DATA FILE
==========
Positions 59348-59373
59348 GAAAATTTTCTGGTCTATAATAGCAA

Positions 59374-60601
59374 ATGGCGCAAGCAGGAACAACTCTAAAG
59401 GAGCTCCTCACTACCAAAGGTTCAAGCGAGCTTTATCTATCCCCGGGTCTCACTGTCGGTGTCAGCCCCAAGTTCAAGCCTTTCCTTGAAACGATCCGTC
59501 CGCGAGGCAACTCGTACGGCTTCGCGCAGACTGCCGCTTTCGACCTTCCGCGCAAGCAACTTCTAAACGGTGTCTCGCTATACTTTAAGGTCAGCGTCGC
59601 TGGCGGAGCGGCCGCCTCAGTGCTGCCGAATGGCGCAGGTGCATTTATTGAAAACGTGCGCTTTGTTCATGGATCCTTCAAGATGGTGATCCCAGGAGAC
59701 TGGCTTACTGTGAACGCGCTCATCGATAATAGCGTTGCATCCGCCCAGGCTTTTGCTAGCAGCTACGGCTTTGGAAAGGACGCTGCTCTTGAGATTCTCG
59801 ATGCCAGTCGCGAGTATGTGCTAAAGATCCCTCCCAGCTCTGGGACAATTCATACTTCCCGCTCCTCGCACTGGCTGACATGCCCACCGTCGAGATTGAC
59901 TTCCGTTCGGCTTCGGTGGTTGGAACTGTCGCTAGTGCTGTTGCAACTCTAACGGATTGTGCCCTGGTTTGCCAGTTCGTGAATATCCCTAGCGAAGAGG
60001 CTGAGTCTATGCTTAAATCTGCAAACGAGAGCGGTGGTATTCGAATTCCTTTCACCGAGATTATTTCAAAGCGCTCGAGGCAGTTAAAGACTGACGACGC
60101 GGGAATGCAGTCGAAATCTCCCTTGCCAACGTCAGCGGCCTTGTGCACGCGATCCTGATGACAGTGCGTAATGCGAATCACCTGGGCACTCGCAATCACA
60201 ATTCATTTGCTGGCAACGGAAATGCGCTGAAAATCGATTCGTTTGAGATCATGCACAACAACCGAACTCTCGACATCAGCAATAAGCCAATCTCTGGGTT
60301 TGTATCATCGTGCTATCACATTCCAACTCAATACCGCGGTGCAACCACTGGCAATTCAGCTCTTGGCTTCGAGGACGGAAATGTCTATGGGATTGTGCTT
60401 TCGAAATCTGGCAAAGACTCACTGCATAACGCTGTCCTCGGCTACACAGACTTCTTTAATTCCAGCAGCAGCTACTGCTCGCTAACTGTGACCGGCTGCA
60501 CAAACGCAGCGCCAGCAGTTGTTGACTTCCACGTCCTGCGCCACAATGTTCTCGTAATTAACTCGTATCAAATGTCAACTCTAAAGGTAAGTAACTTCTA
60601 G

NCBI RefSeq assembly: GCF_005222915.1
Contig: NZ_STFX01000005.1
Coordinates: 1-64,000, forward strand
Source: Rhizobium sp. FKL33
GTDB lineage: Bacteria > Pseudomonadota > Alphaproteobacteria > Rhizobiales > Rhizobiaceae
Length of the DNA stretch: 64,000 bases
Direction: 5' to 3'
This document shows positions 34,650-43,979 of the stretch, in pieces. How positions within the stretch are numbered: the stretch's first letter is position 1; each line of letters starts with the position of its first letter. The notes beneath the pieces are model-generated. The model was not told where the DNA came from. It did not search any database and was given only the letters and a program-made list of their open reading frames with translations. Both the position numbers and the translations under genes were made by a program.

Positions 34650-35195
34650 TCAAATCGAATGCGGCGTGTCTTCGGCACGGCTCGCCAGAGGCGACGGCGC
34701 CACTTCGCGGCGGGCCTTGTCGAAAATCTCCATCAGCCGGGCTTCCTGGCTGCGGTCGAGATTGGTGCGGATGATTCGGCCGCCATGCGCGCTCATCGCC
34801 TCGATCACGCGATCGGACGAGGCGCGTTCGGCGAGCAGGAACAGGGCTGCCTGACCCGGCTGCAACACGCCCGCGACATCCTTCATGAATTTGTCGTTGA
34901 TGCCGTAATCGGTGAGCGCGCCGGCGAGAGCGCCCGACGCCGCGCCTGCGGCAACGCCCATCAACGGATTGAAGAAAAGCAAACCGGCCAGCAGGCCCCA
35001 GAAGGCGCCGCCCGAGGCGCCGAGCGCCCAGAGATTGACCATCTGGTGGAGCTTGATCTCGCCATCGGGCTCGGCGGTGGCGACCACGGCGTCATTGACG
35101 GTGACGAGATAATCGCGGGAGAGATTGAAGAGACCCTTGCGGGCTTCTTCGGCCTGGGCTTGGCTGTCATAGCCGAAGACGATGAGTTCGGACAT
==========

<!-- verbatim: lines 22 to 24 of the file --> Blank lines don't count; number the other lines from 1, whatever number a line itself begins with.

GTDB lineage: Bacteria > Pseudomonadota > Alphaproteobacteria > Rhizobiales > Rhizobiaceae
Length of the DNA stretch: 64,000 bases
Direction: 5' to 3'